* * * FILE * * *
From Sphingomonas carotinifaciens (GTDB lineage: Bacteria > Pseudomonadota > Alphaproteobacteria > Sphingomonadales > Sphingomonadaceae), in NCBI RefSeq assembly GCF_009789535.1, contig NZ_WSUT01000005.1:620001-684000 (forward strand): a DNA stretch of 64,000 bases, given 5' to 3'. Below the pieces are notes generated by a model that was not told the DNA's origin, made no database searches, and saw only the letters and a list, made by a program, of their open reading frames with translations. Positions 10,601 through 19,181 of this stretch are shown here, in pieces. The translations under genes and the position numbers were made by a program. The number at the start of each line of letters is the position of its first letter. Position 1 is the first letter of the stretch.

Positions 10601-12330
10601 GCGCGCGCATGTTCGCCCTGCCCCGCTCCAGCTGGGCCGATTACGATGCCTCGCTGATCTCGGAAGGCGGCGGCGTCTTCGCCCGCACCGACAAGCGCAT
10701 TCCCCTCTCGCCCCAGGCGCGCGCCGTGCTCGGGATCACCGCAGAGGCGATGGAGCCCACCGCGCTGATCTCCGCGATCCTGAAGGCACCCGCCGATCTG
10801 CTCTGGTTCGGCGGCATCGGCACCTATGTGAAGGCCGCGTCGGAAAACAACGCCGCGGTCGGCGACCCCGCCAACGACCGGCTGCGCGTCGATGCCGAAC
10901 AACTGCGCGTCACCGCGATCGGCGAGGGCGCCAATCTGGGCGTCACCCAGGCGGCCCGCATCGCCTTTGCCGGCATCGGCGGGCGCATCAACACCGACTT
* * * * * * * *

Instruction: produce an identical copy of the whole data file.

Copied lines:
From Sphingomonas carotinifaciens (GTDB lineage: Bacteria > Pseudomonadota > Alphaproteobacteria > Sphingomonadales > Sphingomonadaceae), in NCBI RefSeq assembly GCF_009789535.1, contig NZ_WSUT01000005.1:620001-684000 (forward strand): a DNA stretch of 64,000 bases, given 5' to 3'. Below the pieces are notes generated by a model that was not told the DNA's origin, made no database searches, and saw only the letters and a list, made by a program, of their open reading frames with translations. Positions 10,601 through 19,181 of this stretch are shown here, in pieces. The translations under genes and the position numbers were made by a program. The number at the start of each line of letters is the position of its first letter. Position 1 is the first letter of the stretch.

Positions 10601-12330
10601 GCGCGCGCATGTTCGCCCTGCCCCGCTCCAGCTGGGCCGATTACGATGCCTCGCTGATCTCGGAAGGCGGCGGCGTCTTCGCCCGCACCGACAAGCGCAT
10701 TCCCCTCTCGCCCCAGGCGCGCGCCGTGCTCGGGATCACCGCAGAGGCGATGGAGCCCACCGCGCTGATCTCCGCGATCCTGAAGGCACCCGCCGATCTG
10801 CTCTGGTTCGGCGGCATCGGCACCTATGTGAAGGCCGCGTCGGAAAACAACGCCGCGGTCGGCGACCCCGCCAACGACCGGCTGCGCGTCGATGCCGAAC
10901 AACTGCGCGTCACCGCGATCGGCGAGGGCGCCAATCTGGGCGTCACCCAGGCGGCCCGCATCGCCTTTGCCGGCATCGGCGGGCGCATCAACACCGACTT